The Biological Similarities and Differences of Anxiety, Stress, and Chronic Stress



When you hear someone talk about feeling stressed or anxious or maybe even worried, do you assume they mean the same thing? Or are they all different things entirely? Are they experienced in different ways? Are they caused by different circumstances? Do they create different symptoms?


I've written previously about the difference between anxiety and worry. You can take a look here. So, I won't cover that again in this article. But it might be worth just briefly recapping. About worry and what it is and what it isn't.


Worry is a behaviour. It is a thought habit that we create. It causes unpleasant emotions. Usually anxiety, but sometimes frustration. And it tends to be hard to stop once we start doing it.


Anxiety, in contrast, is an emotion. It is normal to experience anxiety.


As humans, our primary goal is survival. You may have heard of survival of the fittest coined by Darwin. Anxiety is experienced when our survival is threatened in any way.


If we think there is a chance we may be hurt. Our food may be reduced. Our community is put at risk. Our home was lost. Or our intimate relationships are damaged in any way. Then we can experience anxiety and we respond with one of the 5Fs.


The 5FS are fight, flight, friend, freeze and faint.


Our minds are receiving information all the time. From inside our body through our nervous system. And from our external environment via our senses.


Our mind then makes sense of what we touch, taste, see, hear, or smell.


We have two systems in the brain. A fast-track, System 1, which deals with risks to our survival.


And the slower, System 2, which goes via the pre-frontal cortex (the thinking part of the brain).


The Reticular Activating System (RAS) of the brain filters what is to be attended to. However, in people who suffer Chronic Stress (long-term illness, unemployment, single-parent, etc.), they are hypervigilant and more likely to be activated (get stressed) by more things at a lower level as the Thalamus has been eroded (Yoshi et al, 2017). This explains why people who live with longer term stress find it more difficult to switch off and relax.



Whether the signal comes via the RAS or the Thalamus, if it is perceived as a threat to our safety, or survival, it is fast tracked through System 1 via the Sympathetic Nervous System and the Hypothalamus-Pituitary-Adrenal (HPA) Axis.


It is at this point that we first recognise anxiety in our mind as a thought in terms of a threat.


And we automatically act to remove ourselves from that threat.



Friend – we may try to talk our way out of it.

Flight – we try to run away, literally, or metaphorically.

Fight – we might become physically or verbally aggressive.

Faint – if there is blood loss, we may lose consciousness.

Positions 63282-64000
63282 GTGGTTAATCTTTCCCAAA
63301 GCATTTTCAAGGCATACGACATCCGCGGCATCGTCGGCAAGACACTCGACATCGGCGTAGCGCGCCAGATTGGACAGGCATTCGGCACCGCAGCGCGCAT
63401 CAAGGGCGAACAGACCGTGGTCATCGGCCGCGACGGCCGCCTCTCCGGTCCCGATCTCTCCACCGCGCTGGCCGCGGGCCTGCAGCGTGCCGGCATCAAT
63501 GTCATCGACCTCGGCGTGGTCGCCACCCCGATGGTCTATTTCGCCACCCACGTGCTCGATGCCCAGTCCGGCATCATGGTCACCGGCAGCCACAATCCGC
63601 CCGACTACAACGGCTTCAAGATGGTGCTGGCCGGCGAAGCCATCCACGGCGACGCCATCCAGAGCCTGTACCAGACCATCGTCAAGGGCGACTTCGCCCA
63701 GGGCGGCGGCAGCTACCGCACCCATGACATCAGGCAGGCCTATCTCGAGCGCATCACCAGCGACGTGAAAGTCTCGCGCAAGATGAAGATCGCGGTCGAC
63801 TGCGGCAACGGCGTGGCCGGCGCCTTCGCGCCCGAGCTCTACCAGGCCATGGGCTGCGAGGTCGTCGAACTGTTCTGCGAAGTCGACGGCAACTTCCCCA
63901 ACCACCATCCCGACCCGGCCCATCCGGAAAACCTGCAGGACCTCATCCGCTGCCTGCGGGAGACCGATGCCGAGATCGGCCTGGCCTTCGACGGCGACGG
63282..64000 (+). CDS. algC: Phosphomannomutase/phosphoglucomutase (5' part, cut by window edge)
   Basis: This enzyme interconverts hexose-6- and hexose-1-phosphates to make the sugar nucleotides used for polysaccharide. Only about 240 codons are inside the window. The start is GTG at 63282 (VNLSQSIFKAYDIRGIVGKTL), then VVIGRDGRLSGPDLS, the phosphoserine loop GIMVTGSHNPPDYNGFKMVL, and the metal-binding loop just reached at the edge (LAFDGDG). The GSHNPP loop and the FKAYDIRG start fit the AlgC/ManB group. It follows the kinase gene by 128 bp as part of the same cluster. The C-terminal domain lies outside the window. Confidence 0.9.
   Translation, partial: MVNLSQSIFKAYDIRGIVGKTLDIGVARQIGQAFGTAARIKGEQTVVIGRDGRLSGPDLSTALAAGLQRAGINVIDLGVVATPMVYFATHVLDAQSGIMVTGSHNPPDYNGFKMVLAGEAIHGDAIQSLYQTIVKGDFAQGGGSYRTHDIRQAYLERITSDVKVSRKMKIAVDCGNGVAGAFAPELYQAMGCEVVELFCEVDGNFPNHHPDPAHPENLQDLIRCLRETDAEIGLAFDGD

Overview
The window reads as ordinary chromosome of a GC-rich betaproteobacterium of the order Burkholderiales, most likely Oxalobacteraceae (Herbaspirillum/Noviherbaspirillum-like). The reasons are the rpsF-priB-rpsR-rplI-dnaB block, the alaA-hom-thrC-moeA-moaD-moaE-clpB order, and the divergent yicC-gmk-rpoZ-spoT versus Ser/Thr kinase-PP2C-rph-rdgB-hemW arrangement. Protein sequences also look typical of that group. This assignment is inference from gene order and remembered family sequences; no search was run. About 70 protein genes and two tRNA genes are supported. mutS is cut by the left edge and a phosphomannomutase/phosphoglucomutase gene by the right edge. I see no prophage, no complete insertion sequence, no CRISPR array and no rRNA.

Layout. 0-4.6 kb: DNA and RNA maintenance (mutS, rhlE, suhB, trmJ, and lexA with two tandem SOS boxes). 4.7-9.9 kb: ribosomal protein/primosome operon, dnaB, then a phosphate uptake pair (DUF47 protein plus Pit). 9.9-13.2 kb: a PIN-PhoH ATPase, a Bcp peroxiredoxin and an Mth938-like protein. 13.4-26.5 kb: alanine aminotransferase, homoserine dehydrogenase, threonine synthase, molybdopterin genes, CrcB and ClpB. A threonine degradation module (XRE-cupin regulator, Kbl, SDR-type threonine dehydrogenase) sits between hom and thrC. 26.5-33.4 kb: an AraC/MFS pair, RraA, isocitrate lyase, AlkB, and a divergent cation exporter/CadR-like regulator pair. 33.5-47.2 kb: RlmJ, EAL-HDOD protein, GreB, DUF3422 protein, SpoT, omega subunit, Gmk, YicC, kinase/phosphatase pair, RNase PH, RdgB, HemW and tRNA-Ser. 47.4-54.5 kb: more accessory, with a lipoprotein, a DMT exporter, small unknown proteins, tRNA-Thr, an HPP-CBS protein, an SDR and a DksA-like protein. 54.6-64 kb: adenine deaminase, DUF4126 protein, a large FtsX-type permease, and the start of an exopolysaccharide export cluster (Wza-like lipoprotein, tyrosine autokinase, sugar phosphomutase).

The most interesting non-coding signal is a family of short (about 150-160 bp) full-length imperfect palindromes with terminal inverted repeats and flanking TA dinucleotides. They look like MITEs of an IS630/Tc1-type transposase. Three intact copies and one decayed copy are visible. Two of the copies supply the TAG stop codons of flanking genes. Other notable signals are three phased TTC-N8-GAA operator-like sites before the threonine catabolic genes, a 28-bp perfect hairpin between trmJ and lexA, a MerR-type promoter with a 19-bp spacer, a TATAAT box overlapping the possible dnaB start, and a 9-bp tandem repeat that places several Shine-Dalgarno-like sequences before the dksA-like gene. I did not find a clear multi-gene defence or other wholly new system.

Freeze – if we see no escape, we may play dead or dissociate.


None of these are chosen consciously. They are selected purely for survival.


At the same time as this is happening in the mind, the body is also experiencing an automatic process.


Glucocorticoids and catecholamines are released into the blood supply. These chemicals activate numerous biological mechanisms to enable the individual to cope with the perceived stressor.


If the incoming message received from the body, or outside via the senses, is not deemed to be a risk, then System 2 is activated, and the emotion created will be one other than anxiety. The mind will remain curious, and the body will not prepare for one of the 5Fs.


Unfortunately, this system does sometimes malfunction.


Sometimes the RAS becomes over-sensitive to a particular trigger, and someone may start to feel intense anxiety even when there is not a severe threat. This can be seen in cases of Panic Attack for instance.


Stress is described as ‘emotional or physical tension’ and this may occur without activating System 1.


However, Chronic Stress is ‘a consistent sense of feeling pressured and overwhelmed over a long period of time’ https://www.yalemedicine.org


Chronic Stress can lead to anxiety, activating System 1, as the mind interprets it as a threat to survival and reactivating the 5Fs continuously until the threat has been neutralised or avoided.

Thus, you can see why someone with Chronic Stress (a lone-parent, someone without employment, someone who has a physical difficulty or long-term condition, for example) may feel so fatigued, unable to concentrate, experience physical ailments and pain, and develop Stress Illness and other long-term illnesses.

If you experience Anxiety, Stress, Chronic Stress, or Stress Illness one of the first things to do is to learn how to settle your body and bring it back to a rest state. I’ve created a FREE Calming Techniques Guide which you can download here


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